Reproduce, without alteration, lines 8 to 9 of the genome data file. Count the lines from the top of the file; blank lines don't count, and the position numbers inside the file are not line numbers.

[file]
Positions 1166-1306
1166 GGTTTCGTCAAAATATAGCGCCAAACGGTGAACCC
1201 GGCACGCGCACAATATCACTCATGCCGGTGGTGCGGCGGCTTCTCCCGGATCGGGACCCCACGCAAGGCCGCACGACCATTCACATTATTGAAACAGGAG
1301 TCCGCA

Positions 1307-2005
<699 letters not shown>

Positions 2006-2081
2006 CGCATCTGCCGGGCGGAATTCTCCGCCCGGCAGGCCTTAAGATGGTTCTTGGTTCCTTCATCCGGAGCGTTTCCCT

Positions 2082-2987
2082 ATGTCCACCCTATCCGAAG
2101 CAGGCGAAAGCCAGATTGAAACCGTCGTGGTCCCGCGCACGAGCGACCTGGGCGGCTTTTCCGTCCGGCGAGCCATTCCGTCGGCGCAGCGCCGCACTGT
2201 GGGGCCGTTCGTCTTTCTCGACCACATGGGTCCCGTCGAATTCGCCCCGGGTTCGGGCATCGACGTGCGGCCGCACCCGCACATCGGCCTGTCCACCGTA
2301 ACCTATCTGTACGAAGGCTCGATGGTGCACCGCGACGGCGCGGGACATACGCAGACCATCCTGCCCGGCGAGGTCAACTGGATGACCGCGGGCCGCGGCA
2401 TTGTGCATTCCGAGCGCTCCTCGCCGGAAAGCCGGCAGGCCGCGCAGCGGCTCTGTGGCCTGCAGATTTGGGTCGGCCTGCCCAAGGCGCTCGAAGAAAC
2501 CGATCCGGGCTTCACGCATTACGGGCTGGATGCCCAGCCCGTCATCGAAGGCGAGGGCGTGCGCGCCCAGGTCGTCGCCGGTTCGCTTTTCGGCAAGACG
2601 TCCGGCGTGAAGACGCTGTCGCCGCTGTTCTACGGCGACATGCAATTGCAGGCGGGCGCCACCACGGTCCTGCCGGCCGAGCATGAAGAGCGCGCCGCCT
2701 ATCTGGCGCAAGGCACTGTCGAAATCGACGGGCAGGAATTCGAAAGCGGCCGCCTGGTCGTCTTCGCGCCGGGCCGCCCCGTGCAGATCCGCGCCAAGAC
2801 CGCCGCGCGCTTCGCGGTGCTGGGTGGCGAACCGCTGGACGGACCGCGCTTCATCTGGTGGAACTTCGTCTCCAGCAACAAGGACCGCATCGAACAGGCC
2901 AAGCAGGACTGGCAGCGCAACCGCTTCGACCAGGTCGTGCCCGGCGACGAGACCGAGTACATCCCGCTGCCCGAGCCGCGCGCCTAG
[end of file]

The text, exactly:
2006 CGCATCTGCCGGGCGGAATTCTCCGCCCGGCAGGCCTTAAGATGGTTCTTGGTTCCTTCATCCGGAGCGTTTCCCT

Positions 2082-2987